Robotics however uses sensory signals that are very non Markov. This means that the sensory data doesn't tell the robot the full state of the environment. It's only gives the robot a small fraction of the data needed to know what the state of the environment is in. In addition, even if the robot knew the full state of the environment, any real world environment has far too many states to allow these simple RL algorithms to track a different value for each possible state. (you would have to track the state of the entire universe really). It also makes learning impractical because these algorithms require the system to visit the same state many times before it will correctly learn the true value of that state. Robots interacting in the real world tend to never see the exact same state twice.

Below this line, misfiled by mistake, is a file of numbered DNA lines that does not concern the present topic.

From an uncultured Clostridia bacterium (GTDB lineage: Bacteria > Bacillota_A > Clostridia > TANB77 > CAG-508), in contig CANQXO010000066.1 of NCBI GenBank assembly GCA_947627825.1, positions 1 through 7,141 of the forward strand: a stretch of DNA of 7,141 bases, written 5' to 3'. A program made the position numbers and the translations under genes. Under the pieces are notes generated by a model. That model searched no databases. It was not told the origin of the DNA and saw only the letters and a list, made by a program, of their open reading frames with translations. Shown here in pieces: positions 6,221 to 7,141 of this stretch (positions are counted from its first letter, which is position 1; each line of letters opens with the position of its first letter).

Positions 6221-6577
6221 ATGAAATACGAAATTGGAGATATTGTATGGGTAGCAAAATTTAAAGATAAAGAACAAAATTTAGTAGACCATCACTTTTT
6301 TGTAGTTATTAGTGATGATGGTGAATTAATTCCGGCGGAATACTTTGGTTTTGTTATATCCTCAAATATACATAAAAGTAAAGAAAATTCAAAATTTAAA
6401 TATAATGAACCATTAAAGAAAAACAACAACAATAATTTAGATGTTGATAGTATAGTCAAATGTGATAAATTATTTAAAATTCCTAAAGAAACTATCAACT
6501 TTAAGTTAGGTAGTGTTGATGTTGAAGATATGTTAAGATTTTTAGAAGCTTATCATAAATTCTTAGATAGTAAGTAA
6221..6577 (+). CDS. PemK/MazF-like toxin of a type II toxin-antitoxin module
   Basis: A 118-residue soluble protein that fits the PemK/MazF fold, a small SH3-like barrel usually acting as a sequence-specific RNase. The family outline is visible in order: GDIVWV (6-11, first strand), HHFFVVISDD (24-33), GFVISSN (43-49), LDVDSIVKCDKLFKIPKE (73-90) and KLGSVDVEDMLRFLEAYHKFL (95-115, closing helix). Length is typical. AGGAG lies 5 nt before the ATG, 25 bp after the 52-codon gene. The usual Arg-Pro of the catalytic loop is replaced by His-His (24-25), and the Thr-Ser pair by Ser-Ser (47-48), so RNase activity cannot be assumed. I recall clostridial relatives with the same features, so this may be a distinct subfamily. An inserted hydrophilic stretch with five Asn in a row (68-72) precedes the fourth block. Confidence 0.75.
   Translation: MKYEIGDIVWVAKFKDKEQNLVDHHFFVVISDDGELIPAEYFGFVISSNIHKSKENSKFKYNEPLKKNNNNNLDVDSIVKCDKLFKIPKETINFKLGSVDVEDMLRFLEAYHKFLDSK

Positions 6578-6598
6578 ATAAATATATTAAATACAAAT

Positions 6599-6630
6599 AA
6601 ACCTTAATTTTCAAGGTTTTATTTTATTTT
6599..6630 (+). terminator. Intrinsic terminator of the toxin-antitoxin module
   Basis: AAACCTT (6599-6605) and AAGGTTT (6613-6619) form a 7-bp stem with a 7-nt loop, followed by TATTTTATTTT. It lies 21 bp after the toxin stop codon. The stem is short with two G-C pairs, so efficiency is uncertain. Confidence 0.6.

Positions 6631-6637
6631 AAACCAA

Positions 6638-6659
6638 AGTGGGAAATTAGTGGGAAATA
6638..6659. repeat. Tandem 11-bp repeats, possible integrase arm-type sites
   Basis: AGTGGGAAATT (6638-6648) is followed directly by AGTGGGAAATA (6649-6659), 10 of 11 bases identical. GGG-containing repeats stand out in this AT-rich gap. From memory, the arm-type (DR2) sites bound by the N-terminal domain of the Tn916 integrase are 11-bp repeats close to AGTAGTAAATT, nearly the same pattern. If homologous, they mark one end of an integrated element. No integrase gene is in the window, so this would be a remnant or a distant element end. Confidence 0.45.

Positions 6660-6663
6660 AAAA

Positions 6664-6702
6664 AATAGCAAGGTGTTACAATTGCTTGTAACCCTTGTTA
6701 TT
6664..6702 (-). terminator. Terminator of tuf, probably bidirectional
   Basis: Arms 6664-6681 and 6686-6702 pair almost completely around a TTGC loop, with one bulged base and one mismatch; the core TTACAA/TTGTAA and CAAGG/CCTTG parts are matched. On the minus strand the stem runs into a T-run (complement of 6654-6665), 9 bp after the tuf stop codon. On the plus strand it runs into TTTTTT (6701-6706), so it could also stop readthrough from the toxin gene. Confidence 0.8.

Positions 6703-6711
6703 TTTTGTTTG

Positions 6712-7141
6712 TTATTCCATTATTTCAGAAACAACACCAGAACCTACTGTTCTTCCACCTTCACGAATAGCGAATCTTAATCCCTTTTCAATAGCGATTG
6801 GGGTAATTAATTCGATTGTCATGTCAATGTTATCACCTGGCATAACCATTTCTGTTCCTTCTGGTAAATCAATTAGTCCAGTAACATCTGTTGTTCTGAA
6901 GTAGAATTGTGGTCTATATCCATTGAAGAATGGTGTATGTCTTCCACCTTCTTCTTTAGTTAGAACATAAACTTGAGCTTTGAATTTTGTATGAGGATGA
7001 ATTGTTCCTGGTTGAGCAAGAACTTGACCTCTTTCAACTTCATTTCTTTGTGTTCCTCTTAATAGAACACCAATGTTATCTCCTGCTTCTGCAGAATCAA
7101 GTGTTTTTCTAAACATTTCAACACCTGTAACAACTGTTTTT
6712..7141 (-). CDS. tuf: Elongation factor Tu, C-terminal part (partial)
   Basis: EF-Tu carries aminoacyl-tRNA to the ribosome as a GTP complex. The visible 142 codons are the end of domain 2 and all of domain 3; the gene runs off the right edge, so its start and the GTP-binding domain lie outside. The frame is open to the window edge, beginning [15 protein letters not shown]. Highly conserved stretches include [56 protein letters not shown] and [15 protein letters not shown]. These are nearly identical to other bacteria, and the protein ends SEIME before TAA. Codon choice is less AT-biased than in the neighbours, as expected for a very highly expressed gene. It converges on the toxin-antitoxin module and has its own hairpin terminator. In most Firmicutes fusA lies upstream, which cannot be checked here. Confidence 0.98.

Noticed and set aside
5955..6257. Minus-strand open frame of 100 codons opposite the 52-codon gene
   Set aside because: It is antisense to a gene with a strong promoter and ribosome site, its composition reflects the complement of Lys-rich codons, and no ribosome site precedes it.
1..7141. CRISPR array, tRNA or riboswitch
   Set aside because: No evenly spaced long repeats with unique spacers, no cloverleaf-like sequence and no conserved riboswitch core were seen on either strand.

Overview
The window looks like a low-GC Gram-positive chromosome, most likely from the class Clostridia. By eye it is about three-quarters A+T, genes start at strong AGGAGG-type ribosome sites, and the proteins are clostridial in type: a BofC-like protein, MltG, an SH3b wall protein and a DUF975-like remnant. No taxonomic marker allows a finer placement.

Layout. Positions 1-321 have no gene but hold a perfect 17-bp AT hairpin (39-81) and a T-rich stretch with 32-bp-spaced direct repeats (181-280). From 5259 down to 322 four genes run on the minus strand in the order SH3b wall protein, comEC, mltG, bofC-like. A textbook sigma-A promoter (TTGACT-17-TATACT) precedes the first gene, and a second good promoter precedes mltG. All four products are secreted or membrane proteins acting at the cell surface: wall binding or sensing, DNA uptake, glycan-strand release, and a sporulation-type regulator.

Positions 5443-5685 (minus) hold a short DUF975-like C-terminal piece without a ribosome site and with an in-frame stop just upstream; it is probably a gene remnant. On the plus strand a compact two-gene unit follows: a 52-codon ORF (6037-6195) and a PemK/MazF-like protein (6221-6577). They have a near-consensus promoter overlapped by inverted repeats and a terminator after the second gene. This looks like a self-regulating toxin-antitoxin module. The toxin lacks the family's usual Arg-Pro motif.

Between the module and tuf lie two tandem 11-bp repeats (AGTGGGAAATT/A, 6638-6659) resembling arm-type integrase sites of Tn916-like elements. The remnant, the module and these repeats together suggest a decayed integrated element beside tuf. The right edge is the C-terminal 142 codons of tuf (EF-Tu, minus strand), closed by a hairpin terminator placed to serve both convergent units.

So nothing you find in a good RL book like the one above, will give you any algorithms which can solve any real world robotics problems. The world is still waiting for people to find and develop these better algorithms. That's what I've been exploring for many years now as a hobby - kinda like a crossword puzzle I keep picking up and working on every few months or years, trying to make progess on it.
There are many people researching, and developing, better RL algorithms. I've seen mention of various papers on the field, but haven't actually gotten my hands on any papers that seem to be useful to me.